We found that IOP as measured by rebound tonometry is elevated in a large number of individual Pitx2+/− eyes, and that mean IOP within the group is significantly higher than in wild-type siblings. In isolation, the mean values for Pitx2+/− eyes at the three time-points measured (20.5, 18.8, and 20.1 mm Hg) could be considered as borderline hypertensive based on standard human criteria.32 However, CCT is decreased by approximately 10% Pitx2+/− eyes and reduced CCT is known to result in underestimation of IOP when IOP is measured by noninvasive methods as was done here.33 In human patients, there are varying approaches that are used to adjust IOP in order to account for the effects of CCT differences.33 However, a large meta-analysis of data from human patients indicated a 10% reduction in CCT resulted in a 3.4 ± 0.9 mm Hg underestimation of IOP when measured by noninvasive methods as compared with direct cannulation.33 Therefore, although similar analyses have not been performed on mice, it seems reasonable to anticipate that the actual mean pressure in Pitx2+/− mutant eyes is even higher than what we have measured here, and that a larger proportion of mutant eyes are expected to have elevated IOP. Even an adjustment of the group mean by 2 to 3 mm Hg argues strongly that the typical Pitx2+/− eye is already ocular hypertensive by 3 weeks of age, shortly after eyelid opening.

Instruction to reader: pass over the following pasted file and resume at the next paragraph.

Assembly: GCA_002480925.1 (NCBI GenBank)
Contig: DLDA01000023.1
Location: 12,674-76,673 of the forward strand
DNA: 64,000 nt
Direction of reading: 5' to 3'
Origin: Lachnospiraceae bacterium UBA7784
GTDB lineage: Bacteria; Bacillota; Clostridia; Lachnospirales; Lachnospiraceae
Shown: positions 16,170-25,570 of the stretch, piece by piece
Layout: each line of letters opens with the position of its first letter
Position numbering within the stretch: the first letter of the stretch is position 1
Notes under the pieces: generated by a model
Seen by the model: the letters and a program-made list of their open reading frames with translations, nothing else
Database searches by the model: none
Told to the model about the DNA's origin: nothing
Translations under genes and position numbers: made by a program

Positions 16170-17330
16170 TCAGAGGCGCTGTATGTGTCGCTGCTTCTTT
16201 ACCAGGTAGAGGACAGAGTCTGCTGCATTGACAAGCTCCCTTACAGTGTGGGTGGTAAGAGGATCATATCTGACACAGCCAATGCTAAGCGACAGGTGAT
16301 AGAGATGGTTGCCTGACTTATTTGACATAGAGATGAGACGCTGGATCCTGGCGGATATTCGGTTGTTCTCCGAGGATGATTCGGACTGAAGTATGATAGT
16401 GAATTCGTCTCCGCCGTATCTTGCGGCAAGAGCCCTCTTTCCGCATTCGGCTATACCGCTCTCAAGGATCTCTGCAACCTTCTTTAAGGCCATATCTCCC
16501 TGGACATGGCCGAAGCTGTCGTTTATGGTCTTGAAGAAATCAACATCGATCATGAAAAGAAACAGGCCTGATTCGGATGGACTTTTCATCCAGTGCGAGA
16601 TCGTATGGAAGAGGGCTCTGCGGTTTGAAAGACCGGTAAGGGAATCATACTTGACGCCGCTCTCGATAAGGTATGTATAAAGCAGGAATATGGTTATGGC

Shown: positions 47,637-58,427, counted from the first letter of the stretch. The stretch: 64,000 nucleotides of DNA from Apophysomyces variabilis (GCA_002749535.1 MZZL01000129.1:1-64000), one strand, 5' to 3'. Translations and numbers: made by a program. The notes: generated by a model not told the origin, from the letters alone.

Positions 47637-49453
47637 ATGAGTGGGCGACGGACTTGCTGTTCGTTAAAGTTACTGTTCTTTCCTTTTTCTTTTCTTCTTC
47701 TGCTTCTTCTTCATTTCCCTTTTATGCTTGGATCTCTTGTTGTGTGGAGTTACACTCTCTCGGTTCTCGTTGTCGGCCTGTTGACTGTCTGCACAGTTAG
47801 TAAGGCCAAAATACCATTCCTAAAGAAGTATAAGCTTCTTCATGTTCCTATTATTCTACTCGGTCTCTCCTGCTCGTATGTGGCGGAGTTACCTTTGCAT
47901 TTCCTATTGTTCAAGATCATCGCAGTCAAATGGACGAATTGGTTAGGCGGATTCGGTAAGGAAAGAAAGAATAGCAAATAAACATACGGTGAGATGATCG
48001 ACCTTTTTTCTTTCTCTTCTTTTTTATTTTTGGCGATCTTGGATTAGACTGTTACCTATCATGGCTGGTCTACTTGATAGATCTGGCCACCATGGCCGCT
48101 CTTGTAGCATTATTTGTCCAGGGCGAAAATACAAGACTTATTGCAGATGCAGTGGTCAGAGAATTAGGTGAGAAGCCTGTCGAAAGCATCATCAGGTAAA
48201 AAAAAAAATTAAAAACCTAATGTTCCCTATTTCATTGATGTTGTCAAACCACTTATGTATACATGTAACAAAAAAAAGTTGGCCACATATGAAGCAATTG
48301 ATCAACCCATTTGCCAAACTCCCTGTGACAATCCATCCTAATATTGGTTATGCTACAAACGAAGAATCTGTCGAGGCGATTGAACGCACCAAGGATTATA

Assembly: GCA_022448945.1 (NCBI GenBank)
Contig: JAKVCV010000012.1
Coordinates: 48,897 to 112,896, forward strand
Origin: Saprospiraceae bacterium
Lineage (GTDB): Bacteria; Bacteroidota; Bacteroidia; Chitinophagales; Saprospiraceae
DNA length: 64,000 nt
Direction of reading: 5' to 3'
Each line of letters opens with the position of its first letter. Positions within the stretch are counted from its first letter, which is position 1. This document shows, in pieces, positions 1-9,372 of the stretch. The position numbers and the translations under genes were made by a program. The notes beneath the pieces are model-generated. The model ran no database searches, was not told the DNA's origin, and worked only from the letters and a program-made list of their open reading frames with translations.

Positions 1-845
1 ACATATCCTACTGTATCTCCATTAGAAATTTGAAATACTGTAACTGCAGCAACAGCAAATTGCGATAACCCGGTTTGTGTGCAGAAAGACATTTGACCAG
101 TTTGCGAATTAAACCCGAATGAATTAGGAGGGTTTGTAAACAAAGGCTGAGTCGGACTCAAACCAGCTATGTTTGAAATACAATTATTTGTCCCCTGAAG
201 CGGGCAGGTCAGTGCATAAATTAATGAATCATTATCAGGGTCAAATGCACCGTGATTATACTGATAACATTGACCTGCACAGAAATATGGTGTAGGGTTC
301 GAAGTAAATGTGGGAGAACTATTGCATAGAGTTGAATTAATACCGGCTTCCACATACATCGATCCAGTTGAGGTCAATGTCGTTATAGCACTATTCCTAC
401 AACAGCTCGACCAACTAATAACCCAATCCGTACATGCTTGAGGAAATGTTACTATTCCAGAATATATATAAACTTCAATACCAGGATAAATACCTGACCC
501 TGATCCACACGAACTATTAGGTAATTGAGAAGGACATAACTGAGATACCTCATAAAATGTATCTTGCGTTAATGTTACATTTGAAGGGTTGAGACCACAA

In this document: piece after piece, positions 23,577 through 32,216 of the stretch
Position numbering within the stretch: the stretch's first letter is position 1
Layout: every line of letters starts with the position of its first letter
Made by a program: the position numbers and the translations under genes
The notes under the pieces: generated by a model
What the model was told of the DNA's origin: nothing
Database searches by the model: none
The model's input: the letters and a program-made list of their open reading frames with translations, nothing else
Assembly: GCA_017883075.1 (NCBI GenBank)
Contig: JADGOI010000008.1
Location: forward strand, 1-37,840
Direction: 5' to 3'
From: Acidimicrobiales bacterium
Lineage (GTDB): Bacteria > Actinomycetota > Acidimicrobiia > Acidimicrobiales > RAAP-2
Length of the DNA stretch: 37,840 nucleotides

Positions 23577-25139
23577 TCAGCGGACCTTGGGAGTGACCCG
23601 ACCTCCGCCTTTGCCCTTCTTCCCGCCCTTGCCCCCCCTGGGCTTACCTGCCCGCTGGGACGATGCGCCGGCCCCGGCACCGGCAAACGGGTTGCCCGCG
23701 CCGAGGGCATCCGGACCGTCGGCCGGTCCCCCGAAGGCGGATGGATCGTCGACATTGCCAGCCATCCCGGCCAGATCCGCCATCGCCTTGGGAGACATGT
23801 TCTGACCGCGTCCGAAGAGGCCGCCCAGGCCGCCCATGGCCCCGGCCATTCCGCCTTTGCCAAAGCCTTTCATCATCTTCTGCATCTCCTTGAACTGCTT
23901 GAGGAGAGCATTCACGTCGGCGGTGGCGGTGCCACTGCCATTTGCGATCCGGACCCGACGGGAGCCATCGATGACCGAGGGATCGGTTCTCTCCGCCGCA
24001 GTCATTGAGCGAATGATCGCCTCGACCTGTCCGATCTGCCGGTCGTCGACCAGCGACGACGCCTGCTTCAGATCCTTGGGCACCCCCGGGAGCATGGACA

Our data show that glaucomatous changes to the optic nerve in Pitx2+/− eyes occur either congenitally or at a very young age, prior to weaning. The optic nerve heads in Pitx2+/− eyes initially appear indistinguishable from WT controls at postnatal day 7; however, obvious cupping is apparent by 3 weeks of age. Degenerative changes in axons of the nerve are also already prevalent by 3 weeks and fully penetrant by 2 months of age. Collectively, the current data are consistent with optic normal development through early postnatal life in Pitx2+/− eyes, followed by rapid degeneration. However, we cannot exclude alternative scenarios. Resolution of this issue will require detailed ultrastructural analysis of the optic nerve over the course of its development in both genotypes which, to our knowledge has not yet been done even in WT eyes. It will also be important to address whether these changes only emerge after IOP becomes elevated or whether they arise earlier, suggesting that they emerge independent of pressure. However, we are unaware of any current technologies that would permit reliable assessment of IOP prior to eyelid opening.